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Introduction to Assessment

One of the greatest challenges facing higher education today is the ability to demonstrate the quality of education that is provided.  Institutional effectiveness, in all areas—curricular and co-curricular, is vital to the success of every university. This pressing challenge for accountability, effectiveness, and change has brought assessment, strategic planning, and budget planning into the forefront of the administrative lives of higher education.

Institutional effectiveness has become a discipline that helps protect the institution from veering away from its mission and goals. An effectiveness program focuses on Educational Programs, Administrative Support Services, Academic and Student Support Services, Facilities Management and Services, and Community/Public Service.  It holds these areas accountable to their purposes and objectives.

The process of institutional effectiveness includes a continuous planning, implementation, assessment, improvement cycle that is applied at each level of the organization.

As institutions have developed assessment processes and sought to establish broad based strategic planning procedures, it has become apparent that there is a need to integrate assessment and strategic planning processes with the budget planning process.  It is important to recognize the elements of the assessment cycle and to effectively “close the loop” in a comprehensive and systematic fashion.

A Brief History


What Is Assessment?

Assessment is simply an appraisal.  So, what do we assess in a higher education institution?  We assess the quality of our effectiveness and efficiency in fulfilling our mission and goals.  Although the statement is simple, making it a natural and ongoing process of the university culture is a bit more complex.  Although in the initial stages of the assessment movement the focus was on learning outcomes, in recent times the emphasis has broadened to all areas of the institution, curricular and co-curricular.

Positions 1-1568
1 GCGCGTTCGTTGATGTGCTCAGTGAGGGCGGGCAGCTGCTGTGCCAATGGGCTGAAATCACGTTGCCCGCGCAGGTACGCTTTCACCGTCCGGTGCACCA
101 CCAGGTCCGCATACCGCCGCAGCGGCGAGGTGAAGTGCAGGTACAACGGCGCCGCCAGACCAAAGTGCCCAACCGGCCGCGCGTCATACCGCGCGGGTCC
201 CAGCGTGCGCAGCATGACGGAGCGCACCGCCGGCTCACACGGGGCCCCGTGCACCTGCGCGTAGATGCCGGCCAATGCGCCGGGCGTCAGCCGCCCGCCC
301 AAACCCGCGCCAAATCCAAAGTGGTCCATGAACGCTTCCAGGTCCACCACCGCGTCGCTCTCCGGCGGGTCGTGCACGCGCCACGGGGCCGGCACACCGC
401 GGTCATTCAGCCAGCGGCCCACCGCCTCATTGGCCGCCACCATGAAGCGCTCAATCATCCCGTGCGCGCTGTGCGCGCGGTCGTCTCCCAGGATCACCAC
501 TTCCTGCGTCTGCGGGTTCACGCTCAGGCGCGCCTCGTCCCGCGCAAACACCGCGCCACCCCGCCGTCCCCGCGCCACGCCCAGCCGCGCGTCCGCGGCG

Why We Do Assessment?

Assessment is the tool that gives incentive to planning.  It helps set realistic goals.  It is the glue that brings the strategic planning and budget together.

Stakeholders are essential to the process of assessment.  Whether external or internal, they set expectations and performance goals and are the ultimate judges of the institution’s quality.  Common stakeholders of an institution of higher education are students, faculty, staff, community, parents, alumni, benefactors, and the board.  Each group has every right to expect a report on the quality of our education and an accounting of the use of the revenues received.

Assessment brings change—or at least it should.  This can be very threatening at times, especially if the demand for accountability and performance comes from outside the institution.  Presidents of universities and colleges are anxious to maintain accreditation status, to receive funding, and to be able to recruit competitively.  Assessment results usually indicate the “health” of the institution.  Any deviation from positive indicators can affect relationships with these outside entities.


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